Story last updated at 4/23/2014 - 2:31 pm
Every once in a while, I learn from my mistakes. Not all the time, because that would take some of the chaos out of my life and make it difficult to be a self-deprecating outdoor columnist.
However, in the interest of the structural integrity of my left knee, my right hip and general health, I am going to train for the half-marathon I plan on running.
It sounds obvious, but I entered my five previous half-marathons and two full marathons unprepared. That's a bad idea at age 23, and it's outright stupid at 33. (Man, I'll be 33 on race day. I might have to work that age thing out on my laptop one of these weeks.)
My first full marathon was in San Diego and my longest training run before that was 14 miles, a little over half of what I'd have to do. My college buddy Matt and I had similar goals: 1.) Live. 2.) Don't lose control of bodily functions.
They were simple goals that led to poor training.
We thought we'd just get to mile 14, then run a mile, walk a mile for the rest of the way. Being two competitive dudes desperately not wanting to prolong the misery, ran with no regard for cartilage and only slowed to get water.
We ended up finishing with both goals intact, but there was no euphoria. I finished in the upper middle of my age group which is even better than I planned because I am not at all fast, but I felt terrible. I drank a bunch of water. Felt nauseous. Ate a banana. Worse. I laid down next to the first aid tent, which had a table that provided shade.
"Is that dude under the table alright?"
Someone at the tent walked over to find out. After a short discussion, he gave me a packet of salt, and I felt better within minutes. Not awesome, but better. The guy said I was probably hyponatremic, which happens when you drink too much water and the body gets low on sodium. So rather than grab a post-race yogurt, I should have gone for the pretzels.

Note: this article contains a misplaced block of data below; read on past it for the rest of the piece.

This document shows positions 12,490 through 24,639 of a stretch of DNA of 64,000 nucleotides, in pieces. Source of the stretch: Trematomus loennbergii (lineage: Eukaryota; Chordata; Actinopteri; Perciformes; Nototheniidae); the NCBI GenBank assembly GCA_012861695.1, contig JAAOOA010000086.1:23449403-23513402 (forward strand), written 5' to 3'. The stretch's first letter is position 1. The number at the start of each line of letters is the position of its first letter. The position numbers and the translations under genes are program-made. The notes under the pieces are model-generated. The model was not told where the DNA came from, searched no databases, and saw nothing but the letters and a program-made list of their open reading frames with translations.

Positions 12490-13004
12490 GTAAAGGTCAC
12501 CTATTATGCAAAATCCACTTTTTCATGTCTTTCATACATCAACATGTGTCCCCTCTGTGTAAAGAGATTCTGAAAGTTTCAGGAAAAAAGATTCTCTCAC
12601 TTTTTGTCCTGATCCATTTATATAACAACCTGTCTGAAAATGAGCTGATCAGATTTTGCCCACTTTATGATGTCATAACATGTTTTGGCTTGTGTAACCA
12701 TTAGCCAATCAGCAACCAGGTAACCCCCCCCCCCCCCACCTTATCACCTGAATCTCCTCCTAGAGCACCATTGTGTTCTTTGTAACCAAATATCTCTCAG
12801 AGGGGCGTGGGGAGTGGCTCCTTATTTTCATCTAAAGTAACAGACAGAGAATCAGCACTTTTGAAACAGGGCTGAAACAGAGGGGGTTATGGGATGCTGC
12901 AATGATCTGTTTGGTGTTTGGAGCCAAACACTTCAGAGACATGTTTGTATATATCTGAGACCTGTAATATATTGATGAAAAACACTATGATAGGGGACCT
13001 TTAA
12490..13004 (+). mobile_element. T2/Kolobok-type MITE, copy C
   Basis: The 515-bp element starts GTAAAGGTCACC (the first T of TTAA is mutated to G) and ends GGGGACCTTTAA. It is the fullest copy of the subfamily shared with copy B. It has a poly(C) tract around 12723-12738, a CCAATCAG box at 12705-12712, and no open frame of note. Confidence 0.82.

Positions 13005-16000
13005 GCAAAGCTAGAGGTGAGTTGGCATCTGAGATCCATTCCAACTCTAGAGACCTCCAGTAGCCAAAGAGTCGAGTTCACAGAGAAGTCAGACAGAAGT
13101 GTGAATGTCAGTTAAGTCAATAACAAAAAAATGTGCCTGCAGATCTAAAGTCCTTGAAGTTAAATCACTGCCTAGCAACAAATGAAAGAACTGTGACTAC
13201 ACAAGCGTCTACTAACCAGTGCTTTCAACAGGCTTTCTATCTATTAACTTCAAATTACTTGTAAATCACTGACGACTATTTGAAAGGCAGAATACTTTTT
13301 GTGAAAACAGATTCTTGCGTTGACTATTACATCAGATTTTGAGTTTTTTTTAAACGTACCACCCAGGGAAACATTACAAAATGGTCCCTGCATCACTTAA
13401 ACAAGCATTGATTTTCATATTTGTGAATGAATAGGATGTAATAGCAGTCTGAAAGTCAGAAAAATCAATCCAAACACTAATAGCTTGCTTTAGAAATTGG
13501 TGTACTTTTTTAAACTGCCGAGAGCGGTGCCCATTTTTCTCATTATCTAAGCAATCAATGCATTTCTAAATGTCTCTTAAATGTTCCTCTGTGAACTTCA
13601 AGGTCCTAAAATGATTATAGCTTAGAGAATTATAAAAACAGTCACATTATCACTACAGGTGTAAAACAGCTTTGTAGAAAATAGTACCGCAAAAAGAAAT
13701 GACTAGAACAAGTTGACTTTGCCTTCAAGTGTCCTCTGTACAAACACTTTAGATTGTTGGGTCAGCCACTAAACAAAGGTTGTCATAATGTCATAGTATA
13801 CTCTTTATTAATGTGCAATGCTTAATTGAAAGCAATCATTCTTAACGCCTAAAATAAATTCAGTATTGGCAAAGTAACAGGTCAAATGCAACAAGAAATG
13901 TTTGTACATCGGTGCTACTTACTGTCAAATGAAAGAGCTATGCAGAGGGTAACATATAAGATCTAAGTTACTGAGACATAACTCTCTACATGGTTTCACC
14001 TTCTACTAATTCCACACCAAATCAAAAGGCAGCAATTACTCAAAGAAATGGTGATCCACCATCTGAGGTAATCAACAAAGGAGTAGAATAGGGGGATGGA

It also explained why at the beginning of the race volunteers were distributing little packets of salt to racers who wanted them. It made no sense to me then, but it does now.
I guess that means I've learned two things - I must train and I must salt.
As for the preparation, I'm taking a cross-training approach rather than just racking up miles. Many running magazines encourage light workouts in addition to running, but I had never tried any. In the past, I have I felt like I was listing a bit when running longer distances, so I'm focusing on strength.
My buddy Danny co-owns a CrossFit gym in California (CrossFit Excel) and we've adapted some of his CrossFit exercises because I'm in Klawock and have volleyballs filled with sand and weighty driftwood with home-made handles, not medicine balls and Olympic barbells with 2,000 pounds in neatly racked plates.
In addition to frequent, but low-mileage running (for now) I'm following the workouts of the day (WOD) at Danny's gym. Three days on, one day off, I'm doing deadlifts, squats, box jumps, jumping rope, burpees, L-pull ups and crazy exercises like bear crawls, which engage the entire body not just separate parts.
Though it is a half-hour of torment, the functional movements are much more beneficial to overall strength and fitness than isolated ones. Hopefully with everything put together well I'll feel more like I am running a race than the race is running me.
Now, understand here, in order to be a member at a CrossFit gym, the first step is to take a class to ensure you understand the importance of form and safety. So blowing $2,000 on a weight set, pulling WOD's off the internet and going full-bore in your garage is not what I or what any CrossFit trainer would ever recommend.
Danny is militant about lifting fundamentals and provides form feedback when I send him short clips via text. Learning how to do a clean and jerk from watching an Internet video, then doing it yourself, is crazier than running a marathon without a training run of more than 14 miles.
The goal here is doing adapted exercises to build strength that might help me be slow in a more comfortable and resilient way when I run half of the Prince of Wales International Marathon next month. Hopefully, learning will be worth it. So far so good.